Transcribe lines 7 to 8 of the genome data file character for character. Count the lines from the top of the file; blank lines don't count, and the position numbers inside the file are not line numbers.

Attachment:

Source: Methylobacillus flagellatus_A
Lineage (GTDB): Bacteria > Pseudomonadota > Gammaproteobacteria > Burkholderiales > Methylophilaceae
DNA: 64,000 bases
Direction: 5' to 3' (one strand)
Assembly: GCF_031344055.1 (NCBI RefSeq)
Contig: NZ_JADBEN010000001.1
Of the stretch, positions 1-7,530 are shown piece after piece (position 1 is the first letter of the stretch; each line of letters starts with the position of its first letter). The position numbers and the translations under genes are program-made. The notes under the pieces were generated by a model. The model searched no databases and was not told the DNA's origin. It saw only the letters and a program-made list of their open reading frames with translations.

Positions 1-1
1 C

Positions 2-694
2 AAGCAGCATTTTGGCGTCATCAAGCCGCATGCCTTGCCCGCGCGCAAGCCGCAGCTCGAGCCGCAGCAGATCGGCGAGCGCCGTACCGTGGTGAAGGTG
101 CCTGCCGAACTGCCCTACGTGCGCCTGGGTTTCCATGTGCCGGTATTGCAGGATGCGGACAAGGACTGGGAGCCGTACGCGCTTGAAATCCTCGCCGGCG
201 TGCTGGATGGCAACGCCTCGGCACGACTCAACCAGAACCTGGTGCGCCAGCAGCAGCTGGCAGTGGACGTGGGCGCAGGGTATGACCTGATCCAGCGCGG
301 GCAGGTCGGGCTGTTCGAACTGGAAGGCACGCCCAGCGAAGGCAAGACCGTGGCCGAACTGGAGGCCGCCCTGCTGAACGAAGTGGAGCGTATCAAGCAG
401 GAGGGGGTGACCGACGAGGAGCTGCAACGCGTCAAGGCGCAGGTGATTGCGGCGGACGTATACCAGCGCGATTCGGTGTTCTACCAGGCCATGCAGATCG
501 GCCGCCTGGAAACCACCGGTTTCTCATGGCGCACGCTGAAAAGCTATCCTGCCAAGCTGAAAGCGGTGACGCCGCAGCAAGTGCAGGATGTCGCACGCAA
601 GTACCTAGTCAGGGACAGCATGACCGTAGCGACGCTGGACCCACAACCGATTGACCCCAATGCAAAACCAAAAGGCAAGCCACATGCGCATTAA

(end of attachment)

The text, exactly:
Of the stretch, positions 1-7,530 are shown piece after piece (position 1 is the first letter of the stretch; each line of letters starts with the position of its first letter). The position numbers and the translations under genes are program-made. The notes under the pieces were generated by a model. The model searched no databases and was not told the DNA's origin. It saw only the letters and a program-made list of their open reading frames with translations.

Positions 1-1